Small-mouthed hardyhead is often found in the Lower Lakes with other estuarine species such as Lagoon goby, Western blue-spot goby, the diadromous Common galaxias, and the freshwater species Australian smelt and alien Redfin perch. The species is an important food item for many estuarine fish and bird species, including the vulnerable south-eastern fairy tern Sternula nereis nereis and two waterfowl species (Chestnut teal Anas castanea and Grey teal Anas gracilis). Small-mouthed hardyhead were the 3rd most important identifiable fish species in the diet of small Mulloway (<400 mm) and 2nd most important in diet of Australian salmon in the Coorong.  

Distribution and Abundance

The Small-mouthed hardyhead is a common and widespread species in coastal streams of southeast Australia. In the Basin, it is only known from the Coorong and Lower Lakes of SA and a small distance upstream along the main channel of the Murray and associated wetlands.

During the later stages of the Millennium Drought abundances were high in the Lower Lakes but then declined dramatically following the breaking of the drought as salinity decreased, In the North Lagoon of the Coorong it was the most abundant and widespread fish species during the latter half of the Millennium Drought. No individuals were recorded from the Sustainable Rivers Audit (2004–2013) or the MDB Fish Survey (2014/15–2021/22).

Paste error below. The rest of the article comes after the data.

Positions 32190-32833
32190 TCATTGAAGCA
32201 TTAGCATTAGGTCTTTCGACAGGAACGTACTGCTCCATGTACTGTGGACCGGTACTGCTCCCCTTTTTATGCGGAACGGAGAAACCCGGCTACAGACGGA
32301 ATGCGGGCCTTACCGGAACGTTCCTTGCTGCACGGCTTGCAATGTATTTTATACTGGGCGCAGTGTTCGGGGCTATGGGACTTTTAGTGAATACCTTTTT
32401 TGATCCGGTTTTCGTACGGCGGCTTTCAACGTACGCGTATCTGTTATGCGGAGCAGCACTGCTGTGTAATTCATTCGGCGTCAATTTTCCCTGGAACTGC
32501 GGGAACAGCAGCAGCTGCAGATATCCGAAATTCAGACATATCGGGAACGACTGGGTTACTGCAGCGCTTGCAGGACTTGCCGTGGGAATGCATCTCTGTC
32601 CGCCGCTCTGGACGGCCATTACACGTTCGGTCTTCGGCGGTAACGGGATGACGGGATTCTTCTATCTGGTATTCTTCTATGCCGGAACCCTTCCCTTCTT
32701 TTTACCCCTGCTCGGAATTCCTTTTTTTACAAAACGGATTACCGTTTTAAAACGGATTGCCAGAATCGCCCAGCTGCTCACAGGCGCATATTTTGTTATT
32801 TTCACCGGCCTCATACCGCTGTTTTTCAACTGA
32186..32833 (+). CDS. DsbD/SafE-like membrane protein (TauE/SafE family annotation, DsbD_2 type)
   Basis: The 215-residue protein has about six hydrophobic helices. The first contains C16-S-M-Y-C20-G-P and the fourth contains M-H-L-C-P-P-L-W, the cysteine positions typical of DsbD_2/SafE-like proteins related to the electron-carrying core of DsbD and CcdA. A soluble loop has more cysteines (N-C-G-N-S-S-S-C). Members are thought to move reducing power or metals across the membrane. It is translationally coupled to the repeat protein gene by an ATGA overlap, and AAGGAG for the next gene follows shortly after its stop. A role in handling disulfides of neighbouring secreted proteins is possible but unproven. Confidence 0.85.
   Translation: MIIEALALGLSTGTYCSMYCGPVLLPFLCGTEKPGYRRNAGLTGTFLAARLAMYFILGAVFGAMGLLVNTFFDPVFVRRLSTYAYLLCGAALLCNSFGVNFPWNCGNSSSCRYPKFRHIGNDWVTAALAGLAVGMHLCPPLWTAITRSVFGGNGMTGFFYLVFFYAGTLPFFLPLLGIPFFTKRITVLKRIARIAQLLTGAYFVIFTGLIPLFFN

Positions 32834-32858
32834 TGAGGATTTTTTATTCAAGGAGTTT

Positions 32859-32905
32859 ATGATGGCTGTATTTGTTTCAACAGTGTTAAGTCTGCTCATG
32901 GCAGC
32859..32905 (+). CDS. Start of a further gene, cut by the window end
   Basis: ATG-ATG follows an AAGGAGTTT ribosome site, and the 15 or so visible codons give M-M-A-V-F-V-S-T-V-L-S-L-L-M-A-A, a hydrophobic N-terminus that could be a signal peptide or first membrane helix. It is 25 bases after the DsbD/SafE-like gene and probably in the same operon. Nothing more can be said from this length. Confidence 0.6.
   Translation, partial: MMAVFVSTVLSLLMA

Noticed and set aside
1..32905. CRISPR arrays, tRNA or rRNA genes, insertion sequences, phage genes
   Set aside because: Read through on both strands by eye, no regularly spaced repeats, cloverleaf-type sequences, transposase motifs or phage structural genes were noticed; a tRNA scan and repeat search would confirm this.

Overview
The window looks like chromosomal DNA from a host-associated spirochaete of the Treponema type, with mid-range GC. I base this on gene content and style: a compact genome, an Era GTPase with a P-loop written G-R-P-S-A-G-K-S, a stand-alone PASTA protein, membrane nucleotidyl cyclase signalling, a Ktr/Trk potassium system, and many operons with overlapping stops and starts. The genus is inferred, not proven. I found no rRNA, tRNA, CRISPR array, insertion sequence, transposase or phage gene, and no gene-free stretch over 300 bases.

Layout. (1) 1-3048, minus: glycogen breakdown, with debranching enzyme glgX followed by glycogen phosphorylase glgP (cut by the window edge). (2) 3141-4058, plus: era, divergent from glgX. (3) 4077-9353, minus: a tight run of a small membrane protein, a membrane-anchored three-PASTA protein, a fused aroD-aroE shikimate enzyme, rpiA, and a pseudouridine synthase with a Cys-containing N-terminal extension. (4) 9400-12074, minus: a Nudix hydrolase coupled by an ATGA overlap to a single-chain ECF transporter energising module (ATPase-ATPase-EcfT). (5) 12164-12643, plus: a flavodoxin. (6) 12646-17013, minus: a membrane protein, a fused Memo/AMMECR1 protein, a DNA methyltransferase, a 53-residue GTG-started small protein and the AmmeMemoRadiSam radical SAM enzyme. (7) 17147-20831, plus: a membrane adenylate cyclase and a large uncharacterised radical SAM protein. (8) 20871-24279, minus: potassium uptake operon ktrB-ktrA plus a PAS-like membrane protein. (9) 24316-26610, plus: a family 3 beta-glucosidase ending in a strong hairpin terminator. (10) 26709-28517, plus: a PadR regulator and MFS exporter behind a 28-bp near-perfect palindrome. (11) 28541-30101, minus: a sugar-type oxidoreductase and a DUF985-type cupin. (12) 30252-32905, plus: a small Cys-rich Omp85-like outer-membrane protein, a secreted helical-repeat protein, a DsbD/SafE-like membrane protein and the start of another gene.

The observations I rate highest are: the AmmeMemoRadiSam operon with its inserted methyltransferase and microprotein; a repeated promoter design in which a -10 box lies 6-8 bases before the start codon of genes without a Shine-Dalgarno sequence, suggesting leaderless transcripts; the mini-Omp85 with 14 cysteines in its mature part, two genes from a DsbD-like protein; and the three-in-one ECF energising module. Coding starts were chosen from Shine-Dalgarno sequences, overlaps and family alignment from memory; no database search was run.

Potential Threats

Prolonged loss of freshwater inflows to the Coorong during the Millennium Drought resulted in salinities exceeding 120 ppt for four consecutive years (2007–2010) and a total loss of Small-mouthed hardyhead from >50% of its range. However, once freshwater flows re-established, recovery of the population was rapid (2 years).

General References

Allen et al. 2002; Bice et al. 2016a; Cadwallader & Backhouse 1983; Giatas & Ye 2015; Giatas et al. 2022; Higham et al. 2005; Hossain et al. 2016, 2017; Ivantsoff & Crowley 1996; Molsher et al. 1994; Potter et al. 1986; Smith et al. 2009; Wedderburn & Barnes 2016: Wedderburn & Hammer 2003; Wedderburn & Suitor 2012; Wedderburn et al. 2007, 2014, 2016; Ye et al. 2011, 2022.  

This species account is an extract from Fishes of the Murray-Darling Basin (second edition) and should be cited as "Lintermans, M. 2023, Fishes of the Murray–Darling Basin, Australian River Restoration Centre, Canberra."

Other Fish in this family

Front book cover of Fishes of the Murray–Darling Basin

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Fishes of the Murray-Darling Basin remains the only book of its kind, devoted exclusively to the fishes of Australia’s largest river system, containing rigorous information on the identification, habitats, biology and distribution of the freshwater fish of the Murray-Darling Basin, as well as background information on the threats to fish and aquatic ecosystems. It is an invaluable resource for naturalists, students, fishers, scientists and anyone else interested in the life within our rivers.